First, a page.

The obvious implication to those of us with both eyes open is that strategic investments in our people are not only vital, they are a form of survival.  People will need tighter bonds of trust than ever.

When people experience a transformative event in life, they are more likely to experience a disruptive (scalable) effect on their relationships, productivity, health, and lives.  We've been blessed to guide (not direct) a wide range of amazing leaders through our program, who later:

  • instituted new processes to enhance their productivity
  • engaged in cross-fit and/or the paleo diet to improve their health metrics
  • created new products for market
  • fearlessly addressed their cultural issues
  • revolutionized their approach to meetings
  • started new businesses
  • among many others

There are some elements of our program we don't publish or discuss.  We like to call them our "secret sauce."  As if the our disruptive program isn't powerful enough, our secret sauce is more effective when it is invisible to participants.  This has more to do with human psychology than a desire to obscure our recipe.



While we cannot guarantee transformations, we aim for it, and have success delivering it.  Likewise, we cannot guarantee unbreakable bonds of trust, though much of our program is geared for that outcome.  When built, trust is durable, productivity gold.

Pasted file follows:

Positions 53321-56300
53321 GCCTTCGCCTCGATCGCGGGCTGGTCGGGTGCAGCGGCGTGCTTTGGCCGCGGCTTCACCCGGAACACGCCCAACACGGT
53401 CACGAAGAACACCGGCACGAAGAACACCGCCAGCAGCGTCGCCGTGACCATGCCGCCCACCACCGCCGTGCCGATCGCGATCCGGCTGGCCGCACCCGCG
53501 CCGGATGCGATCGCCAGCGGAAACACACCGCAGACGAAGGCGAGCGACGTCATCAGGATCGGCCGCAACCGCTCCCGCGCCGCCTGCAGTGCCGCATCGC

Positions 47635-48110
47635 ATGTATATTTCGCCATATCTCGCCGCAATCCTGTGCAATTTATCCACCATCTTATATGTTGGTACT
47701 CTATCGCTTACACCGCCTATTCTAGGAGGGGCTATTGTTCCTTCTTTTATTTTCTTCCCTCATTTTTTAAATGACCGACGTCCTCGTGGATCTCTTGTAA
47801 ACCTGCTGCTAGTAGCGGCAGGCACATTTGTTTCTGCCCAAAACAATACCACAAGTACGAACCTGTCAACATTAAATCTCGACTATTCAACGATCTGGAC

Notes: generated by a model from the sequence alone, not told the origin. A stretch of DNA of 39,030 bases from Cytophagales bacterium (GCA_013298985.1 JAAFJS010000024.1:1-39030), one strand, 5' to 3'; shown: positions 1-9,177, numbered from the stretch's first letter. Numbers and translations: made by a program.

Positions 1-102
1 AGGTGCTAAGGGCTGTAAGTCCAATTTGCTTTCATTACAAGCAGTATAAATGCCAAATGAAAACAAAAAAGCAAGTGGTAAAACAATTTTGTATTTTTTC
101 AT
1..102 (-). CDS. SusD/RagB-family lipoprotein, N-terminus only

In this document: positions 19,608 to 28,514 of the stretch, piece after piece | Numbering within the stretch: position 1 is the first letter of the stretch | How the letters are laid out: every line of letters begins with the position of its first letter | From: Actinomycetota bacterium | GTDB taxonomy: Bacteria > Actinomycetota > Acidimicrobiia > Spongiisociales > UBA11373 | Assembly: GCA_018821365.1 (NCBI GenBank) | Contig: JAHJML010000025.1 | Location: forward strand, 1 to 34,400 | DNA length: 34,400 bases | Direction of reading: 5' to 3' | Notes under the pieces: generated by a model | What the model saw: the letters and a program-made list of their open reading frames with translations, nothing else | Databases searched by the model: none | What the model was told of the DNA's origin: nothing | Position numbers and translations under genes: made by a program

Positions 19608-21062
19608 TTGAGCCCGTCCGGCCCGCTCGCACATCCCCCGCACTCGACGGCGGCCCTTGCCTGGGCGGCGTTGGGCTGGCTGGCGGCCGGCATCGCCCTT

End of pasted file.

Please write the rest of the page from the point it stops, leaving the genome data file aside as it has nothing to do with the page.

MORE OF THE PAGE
If you've worked on a high trust team, you know the ease with which you face every challenge.  Challenges are invigorating in a high trust team.  The higher the challenge, the more vigor they have.  When a low trust team is your only experience, you may not know how much better it can be.

We are stunned at how few leaders are openly discussing a strategy for eliminating fear and suffering in your organization, so either the fear is constraining you, or you're unaware that you're living inside a low trust cloud.

Chaos is winning if your people are afraid.  Let us help you.

If trust levels are low... you all see it.  You all feel it.  And, you witness the effects.

I have asked numerous CEOs this question, "when you're holding a crucial meeting with your executive team, is everyone contributing everything openly?"  To-date, the answer has been a universal "no."  Some have said, "not even close".  Incredible.

Millions of dollars of payroll at the table, and they can't get their top executives to thrive?

Who wants to live and work that way?

Please discuss this with us.  We're used to it, and we have the solution.  It's time to DO.

Make your first brave move and contact us.

Experiential Leader strives for excellence, which is why we survey our program performance in great detail through the NetPromoter method.

If you want to disrupt and transform how leaders are developed, send us a leader and their team.

We are leading science, and totally human.


Next time... your legacy.